After receiving positive feedback from judges and potential customers, they decided to take the leap of faith and commercialize the idea.
“Agritech and foodtech startups provide solutions for a new generation of agricultural entrepreneurs and farmers to transform Thailand into an agro-service economy,” said Dr. Pun-Arj Chairatana, executive director of the National Innovation Agency (NIA) of Thailand.
He cites an example of a startup providing unmanned aerial vehicles (UAV) for small farms and urban farms for groceries.
Straight out of MIT, back to Bangkok
Many agritech startups in Thailand have been started in the past two years, said Sompoat “Meng” Chansomboom, director of business innovation and DTAC Accelerate at a panel discussion during Startup Thailand.
Meng knows an up-and-coming young Thai entrepreneur called Aukrit Unahalekhaka, a recent graduate from the Massachusetts Institute of Technology who cofounded Ricult. The mobile microfinance startup has launched in Pakistan with 100,000 farmers on board. In Thailand, it has access to 250,000 farmers, according to Meng.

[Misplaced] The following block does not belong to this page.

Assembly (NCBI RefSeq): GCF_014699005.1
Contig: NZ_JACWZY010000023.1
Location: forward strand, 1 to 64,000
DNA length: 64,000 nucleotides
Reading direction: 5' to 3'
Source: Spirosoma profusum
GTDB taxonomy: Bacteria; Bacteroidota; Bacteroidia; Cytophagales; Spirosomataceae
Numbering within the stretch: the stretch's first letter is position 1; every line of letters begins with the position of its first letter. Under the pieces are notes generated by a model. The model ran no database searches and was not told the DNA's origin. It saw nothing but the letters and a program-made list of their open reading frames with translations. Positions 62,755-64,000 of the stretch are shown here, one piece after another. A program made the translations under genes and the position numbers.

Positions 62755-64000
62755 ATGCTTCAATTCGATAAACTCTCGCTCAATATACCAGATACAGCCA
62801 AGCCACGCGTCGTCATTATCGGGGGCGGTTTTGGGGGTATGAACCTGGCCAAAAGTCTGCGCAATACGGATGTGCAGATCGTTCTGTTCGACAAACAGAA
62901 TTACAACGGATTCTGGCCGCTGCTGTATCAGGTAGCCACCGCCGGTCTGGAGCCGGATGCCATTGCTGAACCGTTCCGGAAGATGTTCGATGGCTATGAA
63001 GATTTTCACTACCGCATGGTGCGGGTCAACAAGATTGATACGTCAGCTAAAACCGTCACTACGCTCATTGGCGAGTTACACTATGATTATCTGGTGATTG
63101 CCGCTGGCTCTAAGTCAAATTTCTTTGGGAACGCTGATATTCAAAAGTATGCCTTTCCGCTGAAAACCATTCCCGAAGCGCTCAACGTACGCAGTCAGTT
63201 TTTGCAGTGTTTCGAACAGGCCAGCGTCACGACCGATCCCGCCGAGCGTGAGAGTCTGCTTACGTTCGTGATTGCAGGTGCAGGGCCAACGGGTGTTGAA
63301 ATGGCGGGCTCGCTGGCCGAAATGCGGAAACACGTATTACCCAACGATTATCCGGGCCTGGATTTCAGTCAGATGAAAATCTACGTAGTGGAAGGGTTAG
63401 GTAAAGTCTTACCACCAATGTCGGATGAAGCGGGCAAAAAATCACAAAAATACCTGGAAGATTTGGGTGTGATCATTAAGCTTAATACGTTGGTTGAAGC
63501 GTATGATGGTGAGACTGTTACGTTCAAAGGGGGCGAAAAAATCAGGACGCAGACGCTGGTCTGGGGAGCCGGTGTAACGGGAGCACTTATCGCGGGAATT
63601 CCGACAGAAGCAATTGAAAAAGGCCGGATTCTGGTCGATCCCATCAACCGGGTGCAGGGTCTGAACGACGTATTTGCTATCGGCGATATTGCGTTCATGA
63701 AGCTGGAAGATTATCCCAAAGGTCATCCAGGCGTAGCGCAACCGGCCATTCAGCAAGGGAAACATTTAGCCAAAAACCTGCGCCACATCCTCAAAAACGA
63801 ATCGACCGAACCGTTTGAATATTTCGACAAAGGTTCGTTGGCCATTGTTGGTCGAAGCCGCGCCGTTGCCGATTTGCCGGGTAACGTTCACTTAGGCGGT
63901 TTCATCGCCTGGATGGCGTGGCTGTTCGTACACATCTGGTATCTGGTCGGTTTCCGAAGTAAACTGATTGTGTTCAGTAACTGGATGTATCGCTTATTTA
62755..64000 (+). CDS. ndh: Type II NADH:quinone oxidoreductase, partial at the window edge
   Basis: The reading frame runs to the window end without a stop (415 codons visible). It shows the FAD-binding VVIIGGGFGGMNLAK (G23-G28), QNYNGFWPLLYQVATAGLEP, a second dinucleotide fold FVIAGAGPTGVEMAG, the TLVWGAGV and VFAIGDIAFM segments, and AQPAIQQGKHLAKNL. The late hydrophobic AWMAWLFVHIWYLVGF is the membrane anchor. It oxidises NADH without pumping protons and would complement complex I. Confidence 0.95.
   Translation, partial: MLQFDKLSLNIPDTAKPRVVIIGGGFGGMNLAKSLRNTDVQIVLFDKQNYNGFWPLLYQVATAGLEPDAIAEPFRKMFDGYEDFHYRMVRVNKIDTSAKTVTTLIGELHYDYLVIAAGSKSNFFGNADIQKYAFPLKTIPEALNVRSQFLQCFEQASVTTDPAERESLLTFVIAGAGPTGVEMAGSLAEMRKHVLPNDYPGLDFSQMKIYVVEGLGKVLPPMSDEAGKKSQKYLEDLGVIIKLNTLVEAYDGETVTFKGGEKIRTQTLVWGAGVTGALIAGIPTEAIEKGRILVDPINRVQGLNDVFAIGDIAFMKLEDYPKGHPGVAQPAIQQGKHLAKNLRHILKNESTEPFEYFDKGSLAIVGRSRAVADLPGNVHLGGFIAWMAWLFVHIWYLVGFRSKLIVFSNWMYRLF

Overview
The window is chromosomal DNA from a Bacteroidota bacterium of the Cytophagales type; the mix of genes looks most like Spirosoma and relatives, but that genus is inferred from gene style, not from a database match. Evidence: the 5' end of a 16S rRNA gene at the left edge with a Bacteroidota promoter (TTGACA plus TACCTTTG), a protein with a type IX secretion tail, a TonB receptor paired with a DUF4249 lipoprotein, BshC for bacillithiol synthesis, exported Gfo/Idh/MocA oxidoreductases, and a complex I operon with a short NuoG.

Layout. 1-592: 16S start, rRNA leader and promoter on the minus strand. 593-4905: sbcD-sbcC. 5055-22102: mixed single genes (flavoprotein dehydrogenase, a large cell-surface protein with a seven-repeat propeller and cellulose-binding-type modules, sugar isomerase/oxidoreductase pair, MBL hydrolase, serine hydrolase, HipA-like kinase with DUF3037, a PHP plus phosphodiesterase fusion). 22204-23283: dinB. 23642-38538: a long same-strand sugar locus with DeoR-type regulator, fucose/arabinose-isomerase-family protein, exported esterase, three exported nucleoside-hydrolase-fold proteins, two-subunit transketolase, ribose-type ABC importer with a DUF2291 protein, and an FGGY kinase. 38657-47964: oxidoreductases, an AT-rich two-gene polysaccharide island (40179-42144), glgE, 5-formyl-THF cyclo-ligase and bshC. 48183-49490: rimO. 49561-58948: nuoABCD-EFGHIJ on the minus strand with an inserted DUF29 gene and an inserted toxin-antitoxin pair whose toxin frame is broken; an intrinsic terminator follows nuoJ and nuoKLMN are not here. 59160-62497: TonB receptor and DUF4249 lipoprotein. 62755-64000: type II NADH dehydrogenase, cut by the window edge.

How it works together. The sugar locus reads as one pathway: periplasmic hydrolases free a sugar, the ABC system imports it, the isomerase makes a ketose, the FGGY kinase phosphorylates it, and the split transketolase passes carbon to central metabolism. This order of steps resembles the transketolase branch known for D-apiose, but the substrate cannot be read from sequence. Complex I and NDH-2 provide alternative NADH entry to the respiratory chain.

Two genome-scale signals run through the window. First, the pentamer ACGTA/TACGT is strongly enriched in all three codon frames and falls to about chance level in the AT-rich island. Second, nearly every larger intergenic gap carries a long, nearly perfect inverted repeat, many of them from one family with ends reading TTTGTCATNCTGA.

Aukrit grew up in a family of farmers and witnessed their problems firsthand. Luckily, his family could afford to send him to school. He received a fellowship from MIT to finish his studies in engineering and management.
“Other small farmers are not as fortunate. Most don’t even finish high school,” he said. His co-founder from Pakistan shares the same purpose: to use tech to help farmers escape a cycle of debt.
“We use satellite imagery to look into the farmland and tell farmers when to water their field, irrigate, or harvest. This improves farm productivity,” said Aukrit. Increasing farm yield improves the farmer’s income.
The startup’s pilot test with 50 Thai corn farmers covering about 1,000 acres has resulted in an increase in profitability of 50 percent on average.
“50 percent means a lot – farmers can send their kids to school, and afford healthcare and better nutrition,” said Aukrit.
“We need this kind of people [like Aukrit] back in Thailand to bring all this knowledge from MIT folks,” Meng said at Startup Thailand.
Land of smiles – and startup spaces